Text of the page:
We are now between the liturgical seasons of Christmas and Lent, celebrating the season of Ordinary Time. (The Christmas season ended on January 9 with the Baptism of the Lord, and Lent begins on Ash Wednesday, February 22.) The season of Ordinary Time gets its name from the fact that the Sundays are numbered (ordinal); the name does not imply that the season is “run-of-the-mill” or just plain and “blah”. These few weeks, and the weeks of Ordinary Time that return after the Easter Season is complete, give us the opportunity to learn about discipleship and experience Jesus’ life and teachings.
During these few weeks of Ordinary Time, we remember many saints who have provided us with various models of discipleship. Among them are St. Agnes (January 21), St. Francis de Sales (January 24), St. Thomas Aquinas (January 28) and St. Scholastica (February 10). We also celebrate the Conversion of St. Paul (January 25) and the Presentation of Jesus in the temple (February 2). You can learn more about the saints at the Franciscan Media site, Saint-of-the-Day, bit.ly/saintoftheday.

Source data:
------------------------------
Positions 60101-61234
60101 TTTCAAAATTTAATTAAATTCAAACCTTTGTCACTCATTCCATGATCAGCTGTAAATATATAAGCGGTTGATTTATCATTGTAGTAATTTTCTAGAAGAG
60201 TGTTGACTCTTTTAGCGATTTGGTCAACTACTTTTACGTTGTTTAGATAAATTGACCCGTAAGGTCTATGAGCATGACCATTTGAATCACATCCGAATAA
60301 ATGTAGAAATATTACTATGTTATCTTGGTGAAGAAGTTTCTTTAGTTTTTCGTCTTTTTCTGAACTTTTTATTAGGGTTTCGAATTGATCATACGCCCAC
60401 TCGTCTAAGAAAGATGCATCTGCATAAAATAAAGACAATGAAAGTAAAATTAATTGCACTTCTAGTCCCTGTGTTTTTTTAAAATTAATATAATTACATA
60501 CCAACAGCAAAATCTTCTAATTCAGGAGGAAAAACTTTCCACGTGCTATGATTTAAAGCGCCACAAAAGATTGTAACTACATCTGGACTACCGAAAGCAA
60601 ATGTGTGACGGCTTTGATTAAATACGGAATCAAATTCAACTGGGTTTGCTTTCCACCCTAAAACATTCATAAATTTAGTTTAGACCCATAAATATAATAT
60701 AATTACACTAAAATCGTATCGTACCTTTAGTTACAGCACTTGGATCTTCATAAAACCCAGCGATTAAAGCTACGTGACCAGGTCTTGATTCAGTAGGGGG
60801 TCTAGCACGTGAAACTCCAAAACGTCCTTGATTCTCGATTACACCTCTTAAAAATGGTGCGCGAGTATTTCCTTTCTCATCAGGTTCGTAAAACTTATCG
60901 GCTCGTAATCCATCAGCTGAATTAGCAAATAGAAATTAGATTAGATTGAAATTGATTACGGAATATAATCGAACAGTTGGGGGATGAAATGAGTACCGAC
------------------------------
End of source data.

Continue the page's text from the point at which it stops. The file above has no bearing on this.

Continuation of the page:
Another “event” that occurs during this time period is the Week of Prayer for Christian Unity, January 18-25. This week of prayer, previously called the Church Unity Octave, was first celebrated in 1908 in Garrison, New York after being developed by Servant of God, Fr. Paul Wattson, SA (Society of Atonement). The theme this year is “Do Good; Seek Justice” (Isaiah 1:17). The Graymoor Ecumenical and Interreligious Institute’s website states that “The entire scriptural passage for the theme is Isaiah 1:12-18, lamenting a lack of justice among the People of God. Yet, it also promises redemption by encouraging acts of justice.” Information and resources concerning the Week of Prayer for Christian Unity can be found at bit.ly/2023ChristianUnity.
The month of February hosts the Church's celebration of World Marriage Day (February 12). The US Catholic bishops, through its 2007 National Pastoral Initiative for Marriage, created a website (www.foryourmarriage.org) which offers information and resources to support couples, dating, engaged and married.
If you are interested in social justice, here’s information about two national Catholic organizations that put our Catholic teachings into action. Catholic Relief Services (www.crs.org) was founded in 1943 by the Catholic bishops of the U.S. to assist poor and disadvantaged people outside the country. In collaboration with the US Bishops’ Conference, CRS has developed a wonderful series of teaching videos on the seven themes of Catholic Social Teaching. You can search for the videos on the CRS website. Catholic Extension, founded in 1905 by Fr. Francis Kelley, is the largest supporter of Catholic missionary work in the U.S. and its territories. You can read more about Catholic Extension’s activities on its website, www.catholicextension.org.BACK TO LIST